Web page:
Never pass a bar that has your name on it!
Those immortal words, came in at number 8 on the ‘Rules of Travel’ of a certain Peter Charles McCarthy Robinson, who in 1998 wrote the wonderful book about Ireland, McCarthy’s Bar. He journeyed through the west of Ireland, from Cork to Donegal, in a hilarious odyssey trying to rediscover his roots and the Ireland he spent time in with his mother’s family as a youngster.
It is an interesting book to revisit as it paints a really good picture of pre-crisis Ireland, and it chimes well with our own concerns today about how some parts of Ireland are losing the fight to maintain their heritage and character.
Here are his other ‘Rules’.
By the way, not all relate to Ireland. The numbering is deliberate, but only God and Pete McCarthy know why!
- 1. On arrival, buy a local paper and go for a drink.
- 2. The brighter the primary colours and ancient Celtic symbols outside the pub, the more phony the interior.
- 3. Never bang on about how wonderful some unspoiled place is, because next time you go there, you won’t be able to get in.
- 7. Never eat in a restaurant with laminated menus.
- 8. Never pass a bar that has your name on it.
- 13. Never ask a British Airways stewardess for another glass of wine until she’s good and ready.
- 16. However exotic the country, the local radio phone-in quiz induces in the traveller a sudden and dramatic downturn in the will to live.
- 17. Never try to score dope from Hassidic Jews while under the impression they are Rastafarians.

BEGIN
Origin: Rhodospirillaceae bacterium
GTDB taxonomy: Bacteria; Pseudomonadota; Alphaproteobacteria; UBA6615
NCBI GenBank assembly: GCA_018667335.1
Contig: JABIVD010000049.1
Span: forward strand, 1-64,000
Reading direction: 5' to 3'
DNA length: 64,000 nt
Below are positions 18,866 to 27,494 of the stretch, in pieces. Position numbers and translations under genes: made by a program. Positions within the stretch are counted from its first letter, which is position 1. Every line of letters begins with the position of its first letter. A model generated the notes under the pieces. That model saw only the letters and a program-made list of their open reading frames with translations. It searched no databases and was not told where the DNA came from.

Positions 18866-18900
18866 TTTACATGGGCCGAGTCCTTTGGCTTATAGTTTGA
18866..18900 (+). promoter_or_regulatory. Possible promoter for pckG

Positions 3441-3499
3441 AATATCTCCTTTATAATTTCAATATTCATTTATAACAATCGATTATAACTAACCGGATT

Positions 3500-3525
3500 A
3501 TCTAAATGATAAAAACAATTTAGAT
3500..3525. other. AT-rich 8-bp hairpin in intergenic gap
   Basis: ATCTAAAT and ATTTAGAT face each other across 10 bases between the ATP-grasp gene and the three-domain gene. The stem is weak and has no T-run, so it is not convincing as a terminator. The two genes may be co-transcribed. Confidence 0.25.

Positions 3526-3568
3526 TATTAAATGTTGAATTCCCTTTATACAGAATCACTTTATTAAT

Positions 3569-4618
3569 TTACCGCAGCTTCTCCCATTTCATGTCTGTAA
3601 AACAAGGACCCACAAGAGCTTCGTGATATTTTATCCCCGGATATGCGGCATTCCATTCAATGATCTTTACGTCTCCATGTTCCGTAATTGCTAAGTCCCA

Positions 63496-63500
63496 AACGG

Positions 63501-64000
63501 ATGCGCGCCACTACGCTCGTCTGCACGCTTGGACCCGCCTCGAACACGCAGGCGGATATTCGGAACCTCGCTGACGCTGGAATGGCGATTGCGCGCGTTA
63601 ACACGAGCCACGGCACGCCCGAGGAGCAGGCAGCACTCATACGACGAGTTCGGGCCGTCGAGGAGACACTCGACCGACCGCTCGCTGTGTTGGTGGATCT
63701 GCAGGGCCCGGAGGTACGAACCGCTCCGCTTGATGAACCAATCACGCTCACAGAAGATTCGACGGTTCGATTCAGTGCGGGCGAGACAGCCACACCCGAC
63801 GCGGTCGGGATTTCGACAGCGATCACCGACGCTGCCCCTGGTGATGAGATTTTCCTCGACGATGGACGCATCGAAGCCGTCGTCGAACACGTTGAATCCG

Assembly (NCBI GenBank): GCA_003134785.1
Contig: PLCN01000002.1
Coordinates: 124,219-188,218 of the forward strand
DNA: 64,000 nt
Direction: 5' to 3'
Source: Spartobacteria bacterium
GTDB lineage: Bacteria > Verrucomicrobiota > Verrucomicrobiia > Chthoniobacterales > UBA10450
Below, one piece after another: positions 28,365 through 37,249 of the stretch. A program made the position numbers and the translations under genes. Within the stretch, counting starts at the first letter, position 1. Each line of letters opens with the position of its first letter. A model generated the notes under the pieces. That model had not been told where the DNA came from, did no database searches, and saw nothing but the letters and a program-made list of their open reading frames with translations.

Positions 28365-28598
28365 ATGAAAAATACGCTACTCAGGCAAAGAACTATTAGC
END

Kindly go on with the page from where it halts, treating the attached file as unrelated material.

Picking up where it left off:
- 19. When perusing a menu, never consider anything containing the words “goujon”, “platter” or “cheesy.”
- 26. Any Italian traveling abroad will be accompanied by an even more glamorous person of the opposite gender.
- 28. Never get drunk with soldiers.
It’s hard to believe that Pete McCarthy passed away nearly 9 years ago. As a tribute here are 10 things you didn’t know about the man.
10 things you didn’t know about Pete McCarthy.
- He was born in Warrington, Lancashire in the north-west of England, the eldest of four children
- He spent his school holidays in Drimoleague, Co. Cork with his mother’s folks on a farm called ‘Butlersgift’
- He was educated by the Christian Brothers, and described their teaching method as ‘Carrot and Stick’ without the carrot.
- He wanted to become a Roman Catholic priest at one stage but was persuaded against it by his local priest.
- He instead decide to become a writer after reading Portrait of the Artist by James Joyce.
- He was qualified as a teacher of English and Drama, and his first television appearance was in a children’s programme
- He co-founded the Cliffhanger Theatre, toured extensively and was nominated for a Laurence Olivier Award.
- That success led to the creation of two Channel 4 comedy series.
- He toured as a stand-up comedian under the name Peter Robinson and regularly compered at The Comedy Store, London.
- He wrote numerous award winning TV scripts for Griff Rhys Jones and Mel Smith and others, and his one man show won a Perrier award at Edinburgh.
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